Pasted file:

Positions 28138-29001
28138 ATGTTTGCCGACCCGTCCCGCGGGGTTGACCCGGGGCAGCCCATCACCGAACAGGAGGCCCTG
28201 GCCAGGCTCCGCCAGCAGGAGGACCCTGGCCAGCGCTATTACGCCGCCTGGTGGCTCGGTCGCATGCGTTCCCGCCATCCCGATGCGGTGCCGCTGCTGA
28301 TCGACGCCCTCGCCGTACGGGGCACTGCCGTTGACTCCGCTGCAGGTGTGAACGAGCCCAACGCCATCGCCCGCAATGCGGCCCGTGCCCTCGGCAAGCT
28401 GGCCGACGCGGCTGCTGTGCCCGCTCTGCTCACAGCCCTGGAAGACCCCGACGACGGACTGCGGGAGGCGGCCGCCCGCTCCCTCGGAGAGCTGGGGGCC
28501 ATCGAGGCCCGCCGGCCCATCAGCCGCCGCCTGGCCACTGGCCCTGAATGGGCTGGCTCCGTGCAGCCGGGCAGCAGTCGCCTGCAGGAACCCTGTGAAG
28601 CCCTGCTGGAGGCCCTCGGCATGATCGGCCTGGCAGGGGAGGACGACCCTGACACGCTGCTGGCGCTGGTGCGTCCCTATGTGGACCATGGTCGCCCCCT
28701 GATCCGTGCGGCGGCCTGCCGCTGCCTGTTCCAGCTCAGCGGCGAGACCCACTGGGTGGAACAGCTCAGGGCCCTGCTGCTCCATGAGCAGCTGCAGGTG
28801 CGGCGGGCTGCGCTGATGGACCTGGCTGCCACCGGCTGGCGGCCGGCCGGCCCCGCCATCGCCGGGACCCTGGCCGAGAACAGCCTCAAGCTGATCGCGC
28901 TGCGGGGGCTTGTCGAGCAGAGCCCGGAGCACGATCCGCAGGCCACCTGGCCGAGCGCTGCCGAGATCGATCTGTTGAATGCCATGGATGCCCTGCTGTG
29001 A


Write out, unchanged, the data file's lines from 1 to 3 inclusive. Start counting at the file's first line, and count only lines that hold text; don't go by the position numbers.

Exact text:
Positions 28138-29001
28138 ATGTTTGCCGACCCGTCCCGCGGGGTTGACCCGGGGCAGCCCATCACCGAACAGGAGGCCCTG
28201 GCCAGGCTCCGCCAGCAGGAGGACCCTGGCCAGCGCTATTACGCCGCCTGGTGGCTCGGTCGCATGCGTTCCCGCCATCCCGATGCGGTGCCGCTGCTGA